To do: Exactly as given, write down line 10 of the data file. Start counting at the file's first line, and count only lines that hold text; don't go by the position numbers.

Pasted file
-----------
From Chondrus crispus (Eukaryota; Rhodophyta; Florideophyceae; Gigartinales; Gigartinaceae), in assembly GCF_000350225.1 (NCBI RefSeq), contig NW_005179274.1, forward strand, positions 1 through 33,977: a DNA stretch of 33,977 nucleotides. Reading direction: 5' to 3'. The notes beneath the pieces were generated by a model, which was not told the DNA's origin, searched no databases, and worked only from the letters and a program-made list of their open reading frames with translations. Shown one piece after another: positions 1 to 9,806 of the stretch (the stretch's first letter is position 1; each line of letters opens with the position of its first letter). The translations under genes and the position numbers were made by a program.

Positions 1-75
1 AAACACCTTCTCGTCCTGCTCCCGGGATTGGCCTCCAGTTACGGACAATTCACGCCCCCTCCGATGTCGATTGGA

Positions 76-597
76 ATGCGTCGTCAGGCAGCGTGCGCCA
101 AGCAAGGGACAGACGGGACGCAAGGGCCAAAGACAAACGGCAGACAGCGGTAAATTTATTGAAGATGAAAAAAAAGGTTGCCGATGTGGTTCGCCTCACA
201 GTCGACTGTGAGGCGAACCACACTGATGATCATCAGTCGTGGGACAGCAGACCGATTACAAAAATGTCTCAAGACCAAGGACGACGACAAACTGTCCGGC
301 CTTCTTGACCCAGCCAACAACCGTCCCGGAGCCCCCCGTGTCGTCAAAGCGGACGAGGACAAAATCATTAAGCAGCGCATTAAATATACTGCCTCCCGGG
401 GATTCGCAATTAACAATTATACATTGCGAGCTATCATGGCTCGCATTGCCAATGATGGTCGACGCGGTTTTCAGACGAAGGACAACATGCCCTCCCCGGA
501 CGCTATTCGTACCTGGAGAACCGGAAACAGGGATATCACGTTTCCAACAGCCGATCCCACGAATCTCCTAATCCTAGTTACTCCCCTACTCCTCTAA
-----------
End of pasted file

501 CGCTATTCGTACCTGGAGAACCGGAAACAGGGATATCACGTTTCCAACAGCCGATCCCACGAATCTCCTAATCCTAGTTACTCCCCTACTCCTCTAA